Justin Vela

The Book: Community councils in Veinte Tres de enero…

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Veinte Tres de Enero. Caracas, Venezuela 2007.

It is not uncommon to hear people that live in Caracas barrios to say, “Chavez is good for now.”

They are among his most ardent supporters, but also have the strongest memories of government abuse. They are ready to defend Chavez, and violently if necessary, but are careful to keep their independence. Of course, this does not mean they cannot take advantage of what Chavez offers.

In a Veinte-Tres parking lot, people are voting. This is Venezuela’s participatory democracy in action. The people are voting for representatives to the board of a new community council that has been founded in La Redoma, a neighborhood of Veinte-Tres.

The community councils are an idea put forth by the government to help residents organize and better their neighborhoods. Once formed, every community council gets 300 million Bolivars for public works that they propose and implement themselves. Their formation is intended to allow people to take responsibility for their environment and not have to wait for the government to make repairs and improvements.

Receiving the money often takes time. A Veinte-Tres resident named Jose Luis says that he helped establish a community council in his neighborhood several months ago, but they have not yet received the money requested for their projects.

Jose Luis is still optimistic. “This is something I believe in,” he says. “This is something beautiful. It is a new experience and it will succeed.”

In the parking lot there are lists of the community council positions and the candidates running for them. There is the Women’s Committee. There is the Communal Bank. The Committee of Service. The Committee of Education. The Committee of Culture. The Committee of Health. The Committee of Sport.

A steady flow of people go in and out of the voting station throughout the day. By eleven in the morning more than one hundred people have voted. At four in the afternoon the voting will end and the ballots tallied in view of the candidates to avoid possible disputes.

“We want the councils to give us things to make our land prettier,” one woman says.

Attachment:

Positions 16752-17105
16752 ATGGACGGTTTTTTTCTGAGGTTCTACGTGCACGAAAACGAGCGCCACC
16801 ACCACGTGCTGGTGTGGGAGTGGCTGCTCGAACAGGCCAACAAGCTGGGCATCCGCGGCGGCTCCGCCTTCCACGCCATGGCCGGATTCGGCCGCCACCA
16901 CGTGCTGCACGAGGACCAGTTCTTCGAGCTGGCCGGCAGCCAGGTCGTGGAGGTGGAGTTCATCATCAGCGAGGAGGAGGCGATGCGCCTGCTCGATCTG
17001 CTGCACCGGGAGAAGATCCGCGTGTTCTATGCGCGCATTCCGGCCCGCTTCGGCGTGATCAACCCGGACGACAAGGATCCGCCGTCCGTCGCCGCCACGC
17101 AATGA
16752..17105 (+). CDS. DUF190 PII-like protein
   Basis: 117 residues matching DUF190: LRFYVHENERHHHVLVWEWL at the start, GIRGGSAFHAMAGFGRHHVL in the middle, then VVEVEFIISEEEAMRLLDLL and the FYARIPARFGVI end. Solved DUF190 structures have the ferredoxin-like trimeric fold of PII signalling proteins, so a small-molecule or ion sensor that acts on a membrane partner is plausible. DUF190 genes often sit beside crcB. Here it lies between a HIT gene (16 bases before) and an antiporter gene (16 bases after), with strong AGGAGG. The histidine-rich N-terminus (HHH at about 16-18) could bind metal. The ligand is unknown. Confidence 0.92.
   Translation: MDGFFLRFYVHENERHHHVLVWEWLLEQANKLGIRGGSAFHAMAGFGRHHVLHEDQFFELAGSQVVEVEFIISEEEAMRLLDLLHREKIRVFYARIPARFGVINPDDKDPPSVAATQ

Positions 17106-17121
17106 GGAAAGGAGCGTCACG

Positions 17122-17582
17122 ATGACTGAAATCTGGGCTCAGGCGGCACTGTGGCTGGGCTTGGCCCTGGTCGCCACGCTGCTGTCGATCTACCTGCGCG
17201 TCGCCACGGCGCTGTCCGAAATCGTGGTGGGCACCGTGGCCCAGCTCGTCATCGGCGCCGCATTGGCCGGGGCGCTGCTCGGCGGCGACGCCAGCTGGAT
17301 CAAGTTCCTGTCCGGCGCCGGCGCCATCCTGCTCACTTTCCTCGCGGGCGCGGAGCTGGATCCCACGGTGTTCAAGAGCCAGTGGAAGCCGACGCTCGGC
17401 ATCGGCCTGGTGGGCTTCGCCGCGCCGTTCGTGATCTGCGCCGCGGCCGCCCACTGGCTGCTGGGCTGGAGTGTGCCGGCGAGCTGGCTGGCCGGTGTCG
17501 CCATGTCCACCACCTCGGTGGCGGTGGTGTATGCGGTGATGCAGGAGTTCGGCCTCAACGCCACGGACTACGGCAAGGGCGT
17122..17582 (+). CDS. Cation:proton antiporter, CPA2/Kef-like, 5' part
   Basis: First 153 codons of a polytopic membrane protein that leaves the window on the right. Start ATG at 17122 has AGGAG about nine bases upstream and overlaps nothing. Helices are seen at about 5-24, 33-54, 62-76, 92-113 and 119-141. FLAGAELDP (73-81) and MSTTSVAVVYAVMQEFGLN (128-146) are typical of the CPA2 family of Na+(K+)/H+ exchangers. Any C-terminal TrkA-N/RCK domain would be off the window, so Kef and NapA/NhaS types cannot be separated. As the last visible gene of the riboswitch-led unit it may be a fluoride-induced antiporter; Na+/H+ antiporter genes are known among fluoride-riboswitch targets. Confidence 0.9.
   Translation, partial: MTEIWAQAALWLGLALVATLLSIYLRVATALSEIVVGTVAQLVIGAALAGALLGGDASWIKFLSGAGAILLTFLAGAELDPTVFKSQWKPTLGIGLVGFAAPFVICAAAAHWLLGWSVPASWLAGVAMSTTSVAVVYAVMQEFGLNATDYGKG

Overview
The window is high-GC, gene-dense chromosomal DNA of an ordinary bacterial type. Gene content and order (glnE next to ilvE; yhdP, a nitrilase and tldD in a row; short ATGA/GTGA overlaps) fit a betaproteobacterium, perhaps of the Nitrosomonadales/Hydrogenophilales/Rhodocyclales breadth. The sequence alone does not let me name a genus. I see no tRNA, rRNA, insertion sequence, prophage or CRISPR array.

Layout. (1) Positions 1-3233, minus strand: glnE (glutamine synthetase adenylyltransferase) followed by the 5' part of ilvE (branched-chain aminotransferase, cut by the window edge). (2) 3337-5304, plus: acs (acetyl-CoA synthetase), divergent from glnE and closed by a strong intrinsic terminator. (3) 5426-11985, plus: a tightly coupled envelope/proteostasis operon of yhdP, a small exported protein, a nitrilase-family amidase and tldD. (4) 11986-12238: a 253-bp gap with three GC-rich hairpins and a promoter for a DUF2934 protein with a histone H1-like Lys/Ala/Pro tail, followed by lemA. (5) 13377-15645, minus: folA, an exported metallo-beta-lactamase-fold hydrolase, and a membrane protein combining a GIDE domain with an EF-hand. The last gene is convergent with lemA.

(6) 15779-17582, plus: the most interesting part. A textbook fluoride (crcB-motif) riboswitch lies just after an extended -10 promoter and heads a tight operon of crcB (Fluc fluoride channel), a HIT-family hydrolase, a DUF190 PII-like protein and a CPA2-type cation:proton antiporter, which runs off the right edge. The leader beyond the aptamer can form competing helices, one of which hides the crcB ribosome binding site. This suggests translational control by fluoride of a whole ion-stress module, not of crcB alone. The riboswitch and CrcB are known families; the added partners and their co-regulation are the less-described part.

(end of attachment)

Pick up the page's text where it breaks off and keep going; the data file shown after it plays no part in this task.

I am watching the voting with R and D, another student from our university who has just arrived in Caracas. Having previously traveled in Latin America and involved in grassroots organizing in the US, Daniel strong believes in Chavez’s revolution.

Through some network he is involved in, he has introduced us to a man named Oell, who says he agrees that Viente-Tres needs to become “prettier.” A lifelong Veinte-Tres resident, Oell has taken it upon himself to explain to people how to form community councils and get the money the government is offering.

Leaving the voting center with Oell, we get in a bus to visit another neighborhood of Veinte-Tres where a group of residents interested in forming their own community council are waiting. Oell says he is educating people about the community councils completely on his own initiative. He is not paid. Until a few months ago, he worked for the government helping to write the community council laws, but recently he quit.

“The communists had arrived,” Oell says. “They didn’t want to listen to people with experience.”

I ask Oell to explain this statement, but he does not elaborate.

“I am helping organize the community councils because I believe in them,” he says. But I am not Chavista. Chavistas are the family of Chavez. I am a revolutionary.”

What he wants is to make Veinte-Tres “not have to be part of an institution to get help.” He sees the community councils as being liberating from Chavez, even if most Veinte-Tres residents support him as president.

When we arrive in the neighborhood, Oell encourages the residents assembled in a small concrete park to stand up, say their name, and talk about what they want to see improved in their neighborhood. This is the second group of people wanting to form a community council that Oell has introduced us to. The first group had been mostly middle aged women. In this group, they are mostly the elderly.

They listen to Oell describe the process of founding a community council. Nobody seems particularly excited. Perhaps they are even a bit weary of ideas and promises. They do not want to commit effort and get nothing in return. No one takes notes. They listen to Oell to decide if forming a community council is even a process they want to begin.

Obnoxiously, during the meeting a rat crunches its way through the trash in an open sewer drain. It scavenges in the trash with its pointed nose, looking, trying to grasp for some nourishment.

Finally, after little response from the residents, an old man leaning on a cane speaks up. He accuses his neighbors of a lack of energy and excitement. “It is important to have more enthusiasm,” he says.

Everyone agrees, but the only thing that gets anyone visibly excited is trying to decide on a name for the community council.

“Perdigon,” one man suggests.

“Patriotica,” suggests another man.

“Bolivar,” suggests a women.

Laughter breaks out. Quickly it is decided that a patriotic or Christian name is important. People start standing up and calling out the different names that they like.

“Good, good, this is good,” Oell says.

The names of revolutionary Ezequiel Zamora and Jesuit priest San Pedro Claver are agreed upon as possibilities. A final decision will be made later.

Read previous chapter.

Learn more about this book.


Written by Justin Vela

May 18, 2010 at 7:01 pm

Posted in Travels 2006-2009

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